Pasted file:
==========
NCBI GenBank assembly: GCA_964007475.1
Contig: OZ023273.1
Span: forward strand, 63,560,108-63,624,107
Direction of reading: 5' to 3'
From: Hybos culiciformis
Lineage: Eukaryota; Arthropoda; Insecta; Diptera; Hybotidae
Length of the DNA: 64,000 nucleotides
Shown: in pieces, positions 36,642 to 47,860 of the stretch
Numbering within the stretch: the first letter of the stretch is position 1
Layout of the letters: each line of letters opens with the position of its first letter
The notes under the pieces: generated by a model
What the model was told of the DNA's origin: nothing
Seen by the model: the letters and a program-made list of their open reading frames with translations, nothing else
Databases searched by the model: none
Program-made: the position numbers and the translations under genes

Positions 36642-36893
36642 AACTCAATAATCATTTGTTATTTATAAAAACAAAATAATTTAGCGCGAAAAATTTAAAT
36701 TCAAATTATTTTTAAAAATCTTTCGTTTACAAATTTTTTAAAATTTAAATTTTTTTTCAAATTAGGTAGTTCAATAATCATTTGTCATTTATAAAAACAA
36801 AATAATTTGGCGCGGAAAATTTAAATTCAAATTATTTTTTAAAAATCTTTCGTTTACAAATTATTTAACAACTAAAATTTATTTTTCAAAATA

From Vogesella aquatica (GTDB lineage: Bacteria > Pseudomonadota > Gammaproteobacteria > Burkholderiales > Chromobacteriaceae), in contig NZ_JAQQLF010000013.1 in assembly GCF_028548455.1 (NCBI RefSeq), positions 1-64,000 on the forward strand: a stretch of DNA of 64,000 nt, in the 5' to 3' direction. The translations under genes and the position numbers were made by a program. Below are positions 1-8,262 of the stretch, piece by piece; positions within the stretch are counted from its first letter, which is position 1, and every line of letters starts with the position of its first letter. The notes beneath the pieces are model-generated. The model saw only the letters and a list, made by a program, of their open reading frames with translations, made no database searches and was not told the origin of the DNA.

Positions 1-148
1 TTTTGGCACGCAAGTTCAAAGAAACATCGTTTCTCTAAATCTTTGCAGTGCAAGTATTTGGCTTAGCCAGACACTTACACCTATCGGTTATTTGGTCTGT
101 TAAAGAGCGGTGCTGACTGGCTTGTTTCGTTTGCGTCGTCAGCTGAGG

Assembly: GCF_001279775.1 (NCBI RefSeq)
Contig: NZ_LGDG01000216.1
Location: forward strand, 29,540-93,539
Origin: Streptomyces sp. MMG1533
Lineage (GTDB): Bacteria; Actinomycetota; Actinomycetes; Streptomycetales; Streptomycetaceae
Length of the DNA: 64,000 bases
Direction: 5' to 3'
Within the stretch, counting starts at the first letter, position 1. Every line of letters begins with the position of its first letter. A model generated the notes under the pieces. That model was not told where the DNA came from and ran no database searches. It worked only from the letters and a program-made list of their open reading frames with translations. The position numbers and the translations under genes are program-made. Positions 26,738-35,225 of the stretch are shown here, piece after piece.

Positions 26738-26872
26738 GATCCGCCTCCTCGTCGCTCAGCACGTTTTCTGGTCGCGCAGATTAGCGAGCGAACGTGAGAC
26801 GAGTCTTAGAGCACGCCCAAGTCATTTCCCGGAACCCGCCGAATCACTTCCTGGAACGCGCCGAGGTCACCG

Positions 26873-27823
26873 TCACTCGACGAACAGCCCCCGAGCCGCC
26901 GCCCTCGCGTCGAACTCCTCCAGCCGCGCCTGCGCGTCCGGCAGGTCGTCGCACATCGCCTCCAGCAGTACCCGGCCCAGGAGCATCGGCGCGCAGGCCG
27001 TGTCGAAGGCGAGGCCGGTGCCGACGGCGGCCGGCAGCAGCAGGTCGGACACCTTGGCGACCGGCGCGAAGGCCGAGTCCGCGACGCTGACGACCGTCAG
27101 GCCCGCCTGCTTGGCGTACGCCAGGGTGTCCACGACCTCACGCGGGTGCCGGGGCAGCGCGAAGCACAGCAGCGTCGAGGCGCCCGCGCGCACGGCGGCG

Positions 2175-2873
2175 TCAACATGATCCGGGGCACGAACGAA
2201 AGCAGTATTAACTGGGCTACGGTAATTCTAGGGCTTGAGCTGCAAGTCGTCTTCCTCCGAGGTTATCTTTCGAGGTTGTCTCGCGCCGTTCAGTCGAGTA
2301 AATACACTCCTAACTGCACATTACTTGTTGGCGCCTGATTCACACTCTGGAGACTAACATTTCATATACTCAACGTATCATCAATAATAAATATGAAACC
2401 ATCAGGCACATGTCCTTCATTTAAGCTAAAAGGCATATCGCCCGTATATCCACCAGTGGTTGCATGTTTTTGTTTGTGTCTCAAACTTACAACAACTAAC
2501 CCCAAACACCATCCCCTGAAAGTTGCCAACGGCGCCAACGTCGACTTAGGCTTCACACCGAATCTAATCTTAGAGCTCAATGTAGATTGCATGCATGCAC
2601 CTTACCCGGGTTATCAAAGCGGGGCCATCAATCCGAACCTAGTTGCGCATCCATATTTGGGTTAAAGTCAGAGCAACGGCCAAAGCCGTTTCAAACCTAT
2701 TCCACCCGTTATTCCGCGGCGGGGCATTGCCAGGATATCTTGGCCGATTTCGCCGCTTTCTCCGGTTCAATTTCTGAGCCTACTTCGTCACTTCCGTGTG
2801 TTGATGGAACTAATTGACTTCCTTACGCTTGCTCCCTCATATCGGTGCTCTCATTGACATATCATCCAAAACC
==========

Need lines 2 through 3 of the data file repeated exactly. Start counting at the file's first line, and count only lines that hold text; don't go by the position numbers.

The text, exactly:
Contig: OZ023273.1
Span: forward strand, 63,560,108-63,624,107